Don't be fooled by food labels
Choosing a healthy diet is often about knowing what each product contains. Elsa Jones helps us understand what's written on the box
VISIT any supermarket and the shelves are piled high with 'fat-free' this, 'low-carb' that and 'sugar-free' the other.
There are many mixed messages about what you should eat and what you shouldn't, about 'pure foods' and 'super foods' and everything in between. The end result is often confusion, bad habits, declining health and increasing waistlines.
Many of us find reading food labels to be a tricky and mundane business, but being savvy in your food choices could make a difference to your health, especially if you have specific health goals, such as losing weight or lowering cholesterol.
Here are the 10 most frequently asked questions I receive about food labelling:
1 is all fat bad?
Not all fat is created equal. There are three main types: saturated, monounsaturated and polyunsaturated. Saturated fat is the unhealthy one that you need to look out for, whereas the others are considered healthy. Saturated fat is contained in butter, meat and dairy products and should be consumed in moderation, particularly if you are trying to reduce cholesterol. Also, avoid products that list 'hydrogenated' or 'partially hydrogenated' oils, as they are particularly harmful to health. These are often found in processed foods such as biscuits, cakes, crisps and crackers.
2 Should I care about carbohydrate content?
3 Should I go by 'per 100g' or 'per portion'?
Both are valuable in different ways. Nutrition labels will tell you how much of each nutrient there is in a single serving of the food and in 100g of the food. The serving-size information tells you what you will get if you eat one portion, for example one slice of bread. The 'per 100g' part lets you compare two foods which may have different serving sizes, such as two different types of bread, to see which has the most fat or calories. But watch out for foods that use unusually small portion sizes on purpose.
4 Kilojoules or calories?
Just look at the calorie content. The amount of calories present in a food basically means the amount of energy it will give you. Energy is only useful if we get the amounts that meet our activity levels, height, sex, etc. Excess calories will be stored as fat unless burned off.
5 Are all health claims fact?
Food manufacturers are required by law to be truthful -- ingredients and nutrition facts must be accurate within a certain margin. However, other claims are not held to the same standards. They can make a 'structure' or 'function' claim without much scrutiny, for example, 'maintains a healthy digestive system' or 'promotes healthy blood pressure'. Other phrases to be aware of include 'supports' or 'may reduce'. Most of these claims haven't been clinically proven and, while they may have healthy attributes, some are just fortified junk foods.
6 Is 'low fat' the healthy choice?
Not necessarily. When fat is removed from a food it is replaced -- more often than not with high amounts of sugar. Equally as bad is that many so-called 'diet foods' are full of artificial sweeteners, which can cause a host of health problems and have been linked to cancer.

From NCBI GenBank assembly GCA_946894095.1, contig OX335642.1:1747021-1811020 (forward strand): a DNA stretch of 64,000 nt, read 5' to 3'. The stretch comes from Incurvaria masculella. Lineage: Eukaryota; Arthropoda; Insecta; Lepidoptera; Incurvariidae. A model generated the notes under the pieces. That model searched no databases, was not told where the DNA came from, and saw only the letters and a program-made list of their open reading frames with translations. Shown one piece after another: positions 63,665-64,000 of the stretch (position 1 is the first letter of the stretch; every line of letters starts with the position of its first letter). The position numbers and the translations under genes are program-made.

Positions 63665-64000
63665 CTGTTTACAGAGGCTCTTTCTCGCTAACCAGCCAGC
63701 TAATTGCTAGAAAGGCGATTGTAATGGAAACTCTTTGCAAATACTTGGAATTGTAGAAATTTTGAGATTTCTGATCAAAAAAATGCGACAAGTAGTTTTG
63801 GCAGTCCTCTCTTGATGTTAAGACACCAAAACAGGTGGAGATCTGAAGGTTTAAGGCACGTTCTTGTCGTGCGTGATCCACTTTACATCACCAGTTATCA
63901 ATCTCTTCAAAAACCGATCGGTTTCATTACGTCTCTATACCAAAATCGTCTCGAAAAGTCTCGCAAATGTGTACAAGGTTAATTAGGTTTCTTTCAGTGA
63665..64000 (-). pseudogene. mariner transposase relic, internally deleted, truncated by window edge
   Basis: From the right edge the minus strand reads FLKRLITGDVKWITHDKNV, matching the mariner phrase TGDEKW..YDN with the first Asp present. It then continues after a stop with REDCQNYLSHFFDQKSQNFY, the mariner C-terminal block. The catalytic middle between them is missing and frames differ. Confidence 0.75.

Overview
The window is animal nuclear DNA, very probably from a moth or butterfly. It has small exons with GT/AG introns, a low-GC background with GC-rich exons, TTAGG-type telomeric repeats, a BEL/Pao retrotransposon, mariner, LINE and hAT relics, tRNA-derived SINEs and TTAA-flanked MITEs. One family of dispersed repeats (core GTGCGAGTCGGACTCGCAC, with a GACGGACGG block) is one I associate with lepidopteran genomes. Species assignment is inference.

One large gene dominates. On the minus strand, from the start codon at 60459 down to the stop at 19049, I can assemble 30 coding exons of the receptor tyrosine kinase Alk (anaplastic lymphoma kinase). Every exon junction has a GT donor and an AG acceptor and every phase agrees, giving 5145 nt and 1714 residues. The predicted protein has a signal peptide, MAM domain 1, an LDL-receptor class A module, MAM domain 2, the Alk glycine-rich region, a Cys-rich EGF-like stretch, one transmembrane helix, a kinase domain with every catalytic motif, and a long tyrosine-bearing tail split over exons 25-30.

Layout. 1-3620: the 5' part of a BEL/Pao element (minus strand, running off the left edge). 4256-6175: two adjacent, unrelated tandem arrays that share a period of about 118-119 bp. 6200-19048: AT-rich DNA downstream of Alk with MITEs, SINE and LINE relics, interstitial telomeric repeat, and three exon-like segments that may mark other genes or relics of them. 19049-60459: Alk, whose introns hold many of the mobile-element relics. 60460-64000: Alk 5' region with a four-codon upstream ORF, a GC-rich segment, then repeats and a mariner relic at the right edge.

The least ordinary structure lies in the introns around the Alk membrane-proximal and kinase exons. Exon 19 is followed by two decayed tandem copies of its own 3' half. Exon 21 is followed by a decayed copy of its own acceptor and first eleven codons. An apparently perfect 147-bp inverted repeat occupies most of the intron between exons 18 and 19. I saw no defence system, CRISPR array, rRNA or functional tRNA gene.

7 Are sodium and salt the same?
Many people confuse sodium with salt. In fact, sodium only makes up a small portion of salt. Most labels only list sodium content, so how do we know how much salt is in our food? Where sodium is listed, multiply the figure by 2.5 to get the amount of salt. This is especially important for people trying to keep their blood pressure down.
8 What's GDA?
Many food manufacturers have started using 'guideline daily amounts' or GDAs as a way of helping people put the nutritional value of a particular food within context. GDAs are based on the amount of each nutrient an average person needs every day and information is given as a percentage of your recommended daily intake. They are usually based on someone eating 2,000kcal per day. For example, as a general guideline for someone who eats 2,000 calories per day, fat should be less than 70g. So, if a food has 35g of fat then it has 50pc of the guideline daily amount. I would encourage people to get to know this system as it's an easy and useful tool.
9 In what order are ingredients listed?
While it's important for people to become familiar with food labels it's of equal importance to remember that we need only worry about them in relation to processed foods.
Rather than obsess over the nutritional content between one food pack and another, we should really focus on getting back to basics and stick with natural whole foods as much as possible.
Processed foods, that is anything we don't make ourselves -- biscuits, crisps, pastries, ready meals etc -- should only ever be eaten in small amounts and considered an occasional treat.
Elsa Jones is a nutritional therapist and presenter of How Healthy are You? on TV3. Elsa offers individual consultations and weight-loss courses. Visit www.elsajonesnutrition.ie